CHICAGO — No one shed any tears this month for the demise of the old Association of Retail Marketing Services organization and show, which was dissolved last year. ARMS would have been 50 years old in 2007.
Many of the same buyers and vendors gathered in the same McCormick Place location for the new Promotions in Motion exhibition that was launched this year as part of the International Home & Housewares Show, owned and operated by the International Housewares Association, Rosemont, Ill. Although IHA reported the number of exhibitors was down slightly, from 38 last year to 37, which in turn was a significant decline from prior years of the ARMS show, retailers and exhibitors were generally upbeat about the event's continuing value.
Besides the new name and management, the exhibition featured more space; it ran the same days as the Housewares Show; it featured some new companies; and, most important, according to exhibitors, it benefited from more promotion to draw a wider variety of retail buyers. The event featured mostly general merchandise promotional programs, sold either as in-and-outs or continuities.
“We come here to look for new promotional items that we can sell. This is probably one of the best shows that we go to,” said an executive with a West Coast retailer.
“So far we've only been through about 20% of it, but we are very excited about the show,” said Art Ingold, director of merchandising, Buehler's, Wooster, Ohio.
Based on past dealings, “we have had very successful promotions with some of the vendors” at the exhibition, said Paul McGillivray, vice president, sales and marketing, Roche Bros., Wellesley Hills, Mass. Roche executives also visited the main Housewares Show and found many products that would appeal to the company's upscale customer base, he added.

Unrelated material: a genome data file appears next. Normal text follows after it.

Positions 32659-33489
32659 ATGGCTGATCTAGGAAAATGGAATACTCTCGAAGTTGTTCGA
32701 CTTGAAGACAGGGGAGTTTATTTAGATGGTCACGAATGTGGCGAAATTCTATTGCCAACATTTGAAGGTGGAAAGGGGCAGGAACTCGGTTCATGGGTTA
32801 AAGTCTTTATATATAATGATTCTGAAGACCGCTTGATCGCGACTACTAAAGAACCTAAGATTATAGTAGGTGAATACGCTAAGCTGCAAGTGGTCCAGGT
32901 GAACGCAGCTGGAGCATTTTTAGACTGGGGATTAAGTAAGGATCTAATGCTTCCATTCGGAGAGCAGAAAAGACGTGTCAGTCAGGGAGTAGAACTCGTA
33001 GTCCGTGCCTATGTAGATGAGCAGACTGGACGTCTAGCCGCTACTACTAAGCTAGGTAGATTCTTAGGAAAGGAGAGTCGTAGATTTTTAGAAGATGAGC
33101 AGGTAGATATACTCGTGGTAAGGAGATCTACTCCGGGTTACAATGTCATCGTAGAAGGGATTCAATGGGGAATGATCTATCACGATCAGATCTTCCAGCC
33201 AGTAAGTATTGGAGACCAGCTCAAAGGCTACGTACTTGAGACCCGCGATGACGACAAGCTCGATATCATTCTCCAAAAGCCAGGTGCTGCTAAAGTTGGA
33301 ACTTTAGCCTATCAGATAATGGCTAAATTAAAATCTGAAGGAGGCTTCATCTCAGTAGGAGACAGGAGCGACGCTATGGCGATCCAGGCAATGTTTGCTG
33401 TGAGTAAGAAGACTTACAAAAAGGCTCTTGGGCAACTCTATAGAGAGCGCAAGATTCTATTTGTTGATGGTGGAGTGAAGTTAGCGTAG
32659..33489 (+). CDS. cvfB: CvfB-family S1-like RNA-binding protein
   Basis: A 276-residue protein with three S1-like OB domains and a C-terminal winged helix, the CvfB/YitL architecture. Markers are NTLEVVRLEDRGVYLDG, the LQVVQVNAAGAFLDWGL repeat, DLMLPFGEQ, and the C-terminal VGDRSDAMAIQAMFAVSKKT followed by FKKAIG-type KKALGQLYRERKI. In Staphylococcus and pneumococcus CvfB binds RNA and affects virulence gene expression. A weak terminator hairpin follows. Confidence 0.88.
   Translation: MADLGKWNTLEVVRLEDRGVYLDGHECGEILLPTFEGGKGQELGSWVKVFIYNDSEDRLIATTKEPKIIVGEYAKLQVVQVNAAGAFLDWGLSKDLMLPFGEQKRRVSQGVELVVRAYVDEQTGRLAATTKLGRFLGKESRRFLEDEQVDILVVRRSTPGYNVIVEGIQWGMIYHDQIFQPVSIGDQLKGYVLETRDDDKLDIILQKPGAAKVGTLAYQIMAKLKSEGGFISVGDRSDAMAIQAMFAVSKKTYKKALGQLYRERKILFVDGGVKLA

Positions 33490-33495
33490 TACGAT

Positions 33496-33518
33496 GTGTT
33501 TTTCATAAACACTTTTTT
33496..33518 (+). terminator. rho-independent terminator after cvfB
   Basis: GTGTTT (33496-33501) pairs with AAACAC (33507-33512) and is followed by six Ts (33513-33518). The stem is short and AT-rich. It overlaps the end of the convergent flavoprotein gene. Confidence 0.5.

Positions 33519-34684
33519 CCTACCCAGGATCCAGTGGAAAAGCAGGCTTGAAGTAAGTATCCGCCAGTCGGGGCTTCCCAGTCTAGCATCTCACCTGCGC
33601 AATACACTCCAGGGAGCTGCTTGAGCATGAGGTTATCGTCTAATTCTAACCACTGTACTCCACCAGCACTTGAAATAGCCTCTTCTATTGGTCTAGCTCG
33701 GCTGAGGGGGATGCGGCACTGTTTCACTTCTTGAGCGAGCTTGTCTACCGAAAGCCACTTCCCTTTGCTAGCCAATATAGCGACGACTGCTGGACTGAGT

The exhibition was similar to past years, said Doug Barnett, director of GM/HBC, Brookshire Brothers, Lufkin, Texas, which was a good thing. “Overall, the sales floor has been very good for us,” he said.
On the other hand, a nonfood executive with a Midwest retailer said, “It seems like it is a little better attended and has better displays than it did a year ago.”
IHA provided the space after the exhibitors approached the association last summer, saying the former supporting organization was no longer viable, said Perry Reynolds, vice president, marketing and trade development. That was late in the show-planning cycle, he noted.
“I think promotional merchandise is an extremely important part of most retailers' mixes, to give the customer something new to look at each time they come in the store. Our hope is, presuming the retailers agree, is that we will be able to continue to serve them,” Reynolds said.
Although traffic peaked on the first day of the three-day event, exhibitors told SN they were pleased with the buyer turnout.
“It has been a much better show this year compared to the past. There are a lot more buyers,” said Paul Stults, national accounts manager, Branded Apparel, Marion, Iowa.
“We had a very good number of appointments with quality people, and we were able to lay the groundwork here for some nice business down the road,” said Alan Levin, president, Fine Arts Industries, Denver. There seemed to be more traffic in general, and Levin saw buyers from other channels besides supermarkets, as well as from some other countries.
“We are getting more foot traffic this year from non-supermarket retailers than we ever had, and that's due to the synergy with Housewares,” said Adam Napell, principal, Hog-Nap Promotions, Warren, N.J.
“It's going good. On the first day, we saw some major chains,” said John Tucker, president and chief executive officer, VAM Corp., Southboro, Mass. The traffic was better because “IHA pushed it a little more than ARMS did in the past.”
On the first day, “we saw 90% of the accounts that we do business with,” said Adam Morgan, president, Advance Publishers, Maitland, Fla.
“I've seen a number of my wholesale-retail members here, and they are happy to see all these different manufacturers and providers in one location that is easy to find and meets their needs,” said David McConnell, president and CEO of GMDC, Colorado Springs, Colo.